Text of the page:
I learned to crochet a few months ago - instant love :). I learned on #10 thread and then jumped straight into lace, including some in actual laceweight. Crocheting was so much fun I thought I'd learn to knit, too. Got some needles, and practiced knitting and purling till I got the hang of it. Learned k2tog, yo, and psso, and embarked on a simple lace scarf in worsted. I was slow, but I enjoyed the process of knitting.
Didn't really want a scarf, though :doh, so when I came across TECHknitter's Elizabeth Cap - designed so that it would fit over large updos :woohoo (there's not a lot of those in the stores ;)) - in was in garter stitch and I thought it would be a great first project. Got my yarn and needles (sprung for Addi Turbos, even), and set off. Enjoyable enough to knit, but I was slow as molasses (exacerbated by sock yarn on #3 needles), and, as I actually wanted to *wear* the hat this winter, I read up on how to knit more efficiently. And that was where the trouble started :sigh - in trying learn to knit more efficiently, I actually got slower :doh and started making mistakes to boot :grr.
So I decided to give knitting a rest and crochet the hat instead ;). (The entire time I was swatching I was feeling extreme happiness to not be knitting :lol.) I started with single crochet, which looked nice enough, but then I got the idea to google for crochet garter stitch, and that introduced me to slip stitch crochet. Played around with it and settled on the slip stitch equivalent of garter stitch - front loop only sl st (F) - with an I hook (to get reasonable drape, you have to go up several hook sizes). Here's what it looks like so far:
Pretty nice, huh? :)
Anyway, in my experimenting with the basic stitches - front loop only (F), back loop only (B), inverse front loop only (iF), and inverse back loop only (iB) - I realized that if F was the equivalent of the knit stitch, iF was the conceptual equivalent of the purl stitch (seriously - just like purl is knit done backwards, and you can purl by knitting left-handed, iF is F done backwards, exactly what you'd get if you did F left-handed, plus it feels similar to purling with how you change where the working yarn is). And B and iB are the equivalent of, respectively, knitting and purling in the back loops.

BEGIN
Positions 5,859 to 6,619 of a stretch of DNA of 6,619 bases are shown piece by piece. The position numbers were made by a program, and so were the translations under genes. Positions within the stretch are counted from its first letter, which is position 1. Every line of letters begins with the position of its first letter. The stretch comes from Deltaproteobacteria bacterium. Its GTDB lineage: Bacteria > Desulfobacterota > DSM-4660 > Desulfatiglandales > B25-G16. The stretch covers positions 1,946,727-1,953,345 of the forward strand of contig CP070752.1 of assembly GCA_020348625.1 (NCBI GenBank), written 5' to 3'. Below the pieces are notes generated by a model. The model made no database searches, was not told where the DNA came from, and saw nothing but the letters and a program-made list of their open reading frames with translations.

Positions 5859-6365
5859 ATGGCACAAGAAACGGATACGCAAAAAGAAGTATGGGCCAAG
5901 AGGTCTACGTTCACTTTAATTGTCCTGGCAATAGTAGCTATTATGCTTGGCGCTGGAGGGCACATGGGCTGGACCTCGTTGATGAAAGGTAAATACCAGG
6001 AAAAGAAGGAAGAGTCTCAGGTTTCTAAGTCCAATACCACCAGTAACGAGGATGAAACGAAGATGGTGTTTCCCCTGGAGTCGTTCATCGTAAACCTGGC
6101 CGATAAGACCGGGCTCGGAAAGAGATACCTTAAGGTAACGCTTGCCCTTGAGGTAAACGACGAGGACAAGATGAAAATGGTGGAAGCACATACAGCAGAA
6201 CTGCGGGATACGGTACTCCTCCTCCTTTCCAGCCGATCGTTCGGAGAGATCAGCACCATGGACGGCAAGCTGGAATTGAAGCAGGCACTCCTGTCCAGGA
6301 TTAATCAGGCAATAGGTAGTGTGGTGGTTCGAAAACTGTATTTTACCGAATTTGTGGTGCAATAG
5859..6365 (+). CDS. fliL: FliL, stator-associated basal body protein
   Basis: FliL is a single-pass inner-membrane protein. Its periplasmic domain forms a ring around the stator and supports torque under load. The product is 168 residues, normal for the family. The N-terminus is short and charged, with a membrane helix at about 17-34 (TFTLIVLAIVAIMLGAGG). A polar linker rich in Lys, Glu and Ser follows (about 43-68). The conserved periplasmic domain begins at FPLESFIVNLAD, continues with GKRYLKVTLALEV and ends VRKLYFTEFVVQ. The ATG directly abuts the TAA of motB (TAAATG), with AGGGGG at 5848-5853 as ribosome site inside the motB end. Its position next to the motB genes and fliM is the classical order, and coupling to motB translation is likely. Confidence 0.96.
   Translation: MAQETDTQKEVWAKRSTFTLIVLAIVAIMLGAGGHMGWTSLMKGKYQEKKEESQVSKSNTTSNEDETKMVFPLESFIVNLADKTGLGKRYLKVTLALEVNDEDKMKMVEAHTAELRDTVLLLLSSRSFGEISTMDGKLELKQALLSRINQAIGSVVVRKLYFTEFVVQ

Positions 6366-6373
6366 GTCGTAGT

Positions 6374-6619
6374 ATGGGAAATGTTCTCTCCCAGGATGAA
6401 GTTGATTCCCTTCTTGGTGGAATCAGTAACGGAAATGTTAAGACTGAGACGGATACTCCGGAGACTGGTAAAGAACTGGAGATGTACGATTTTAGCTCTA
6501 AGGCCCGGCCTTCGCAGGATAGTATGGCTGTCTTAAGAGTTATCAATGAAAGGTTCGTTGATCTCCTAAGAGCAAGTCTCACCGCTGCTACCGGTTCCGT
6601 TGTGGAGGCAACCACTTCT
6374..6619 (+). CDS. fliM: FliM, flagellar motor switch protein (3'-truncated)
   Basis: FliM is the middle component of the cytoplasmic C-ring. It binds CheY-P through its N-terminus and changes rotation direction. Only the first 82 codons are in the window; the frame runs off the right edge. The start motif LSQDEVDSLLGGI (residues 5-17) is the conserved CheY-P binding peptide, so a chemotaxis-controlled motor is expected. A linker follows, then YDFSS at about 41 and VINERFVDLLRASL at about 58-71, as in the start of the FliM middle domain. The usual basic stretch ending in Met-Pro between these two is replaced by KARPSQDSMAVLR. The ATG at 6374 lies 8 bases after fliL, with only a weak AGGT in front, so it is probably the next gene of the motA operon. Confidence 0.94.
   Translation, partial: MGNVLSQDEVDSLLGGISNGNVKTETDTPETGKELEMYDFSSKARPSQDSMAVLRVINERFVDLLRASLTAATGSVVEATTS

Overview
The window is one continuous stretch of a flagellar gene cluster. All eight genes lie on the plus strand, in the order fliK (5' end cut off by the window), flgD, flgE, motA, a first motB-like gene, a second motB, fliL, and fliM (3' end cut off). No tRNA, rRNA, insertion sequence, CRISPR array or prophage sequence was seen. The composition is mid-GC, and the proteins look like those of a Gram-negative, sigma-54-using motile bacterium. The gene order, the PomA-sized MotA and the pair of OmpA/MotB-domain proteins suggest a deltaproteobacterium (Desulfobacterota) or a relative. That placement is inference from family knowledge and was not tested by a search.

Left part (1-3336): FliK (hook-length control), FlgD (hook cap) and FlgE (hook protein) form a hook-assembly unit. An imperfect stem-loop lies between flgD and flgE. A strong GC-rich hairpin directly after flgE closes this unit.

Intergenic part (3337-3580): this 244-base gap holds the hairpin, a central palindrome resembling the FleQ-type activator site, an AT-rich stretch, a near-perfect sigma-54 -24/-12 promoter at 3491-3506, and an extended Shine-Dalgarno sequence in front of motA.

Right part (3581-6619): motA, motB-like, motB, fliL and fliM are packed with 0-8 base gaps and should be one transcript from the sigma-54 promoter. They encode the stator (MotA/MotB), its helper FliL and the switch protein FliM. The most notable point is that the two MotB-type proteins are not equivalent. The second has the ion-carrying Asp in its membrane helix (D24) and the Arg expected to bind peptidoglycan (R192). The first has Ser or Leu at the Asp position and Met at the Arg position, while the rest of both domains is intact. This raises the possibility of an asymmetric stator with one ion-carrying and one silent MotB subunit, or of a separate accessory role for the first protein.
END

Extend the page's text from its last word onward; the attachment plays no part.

(It took a awhile to realize this, as the slip stitch version of stockinette is alternating rows of F and iB, and I had been thinking of iB as the purl equivalent. Which it may be, practically speaking, if you are trying to achieve the same *look*. But conceptually, slip stitch stockinette is alternating rows of F and iF. Which I found no examples of online :huh (but I'm crocheting one up now ;)). iF doesn't seem to be used much, and tends to be paired with B when it is, much as F and iB are paired.)
I came to this realization as I was flipping through my Learn-to-Knit Afghan book (I'll master knitting yet ;)), which led me straight to the idea of converting *any* knitting pattern to slip stitch crochet. It wouldn't look quite the same, but that's fine, as that's not my goal - if I want it to look and behave just like knitting, I'll knit it - but I bet it would look nice (and it avoids knitting ;)). I came up with a few ideas for twisted stitches, and something to try for cables. I'm all excited to get started - I very well may end up with a Learn-to-Slip-Stitch-Crochet Afghan ;). A near one-to-one conversion from knit to crochet (not completely, as gauge would be way different, and yarn substitution might be highly desirable) - how *awesome* is that!